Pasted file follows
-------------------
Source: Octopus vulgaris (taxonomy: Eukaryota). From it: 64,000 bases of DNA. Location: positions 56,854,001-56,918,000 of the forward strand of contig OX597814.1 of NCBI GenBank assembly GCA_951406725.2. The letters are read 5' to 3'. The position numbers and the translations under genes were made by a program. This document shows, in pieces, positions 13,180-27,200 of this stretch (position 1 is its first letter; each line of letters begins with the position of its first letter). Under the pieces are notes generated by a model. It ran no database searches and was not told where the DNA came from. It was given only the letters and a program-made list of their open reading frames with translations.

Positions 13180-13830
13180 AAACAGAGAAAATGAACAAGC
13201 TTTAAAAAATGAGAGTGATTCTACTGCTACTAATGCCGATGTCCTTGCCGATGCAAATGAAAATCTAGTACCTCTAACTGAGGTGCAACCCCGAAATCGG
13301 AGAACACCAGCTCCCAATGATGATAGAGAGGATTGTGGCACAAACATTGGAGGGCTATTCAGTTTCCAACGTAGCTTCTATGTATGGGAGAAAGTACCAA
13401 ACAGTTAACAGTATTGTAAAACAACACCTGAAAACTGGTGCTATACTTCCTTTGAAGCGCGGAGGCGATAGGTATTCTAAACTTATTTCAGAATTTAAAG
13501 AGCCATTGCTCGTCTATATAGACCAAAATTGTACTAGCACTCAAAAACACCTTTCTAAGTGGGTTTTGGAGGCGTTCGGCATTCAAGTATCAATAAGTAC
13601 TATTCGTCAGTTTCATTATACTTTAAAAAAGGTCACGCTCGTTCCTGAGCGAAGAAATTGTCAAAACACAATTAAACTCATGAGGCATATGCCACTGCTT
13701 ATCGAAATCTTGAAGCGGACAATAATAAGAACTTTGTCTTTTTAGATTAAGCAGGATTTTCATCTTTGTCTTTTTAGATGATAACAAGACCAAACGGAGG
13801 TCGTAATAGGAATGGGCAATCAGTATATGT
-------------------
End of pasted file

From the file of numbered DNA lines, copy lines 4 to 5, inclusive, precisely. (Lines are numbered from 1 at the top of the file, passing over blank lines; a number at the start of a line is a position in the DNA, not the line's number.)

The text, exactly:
13201 TTTAAAAAATGAGAGTGATTCTACTGCTACTAATGCCGATGTCCTTGCCGATGCAAATGAAAATCTAGTACCTCTAACTGAGGTGCAACCCCGAAATCGG
13301 AGAACACCAGCTCCCAATGATGATAGAGAGGATTGTGGCACAAACATTGGAGGGCTATTCAGTTTCCAACGTAGCTTCTATGTATGGGAGAAAGTACCAA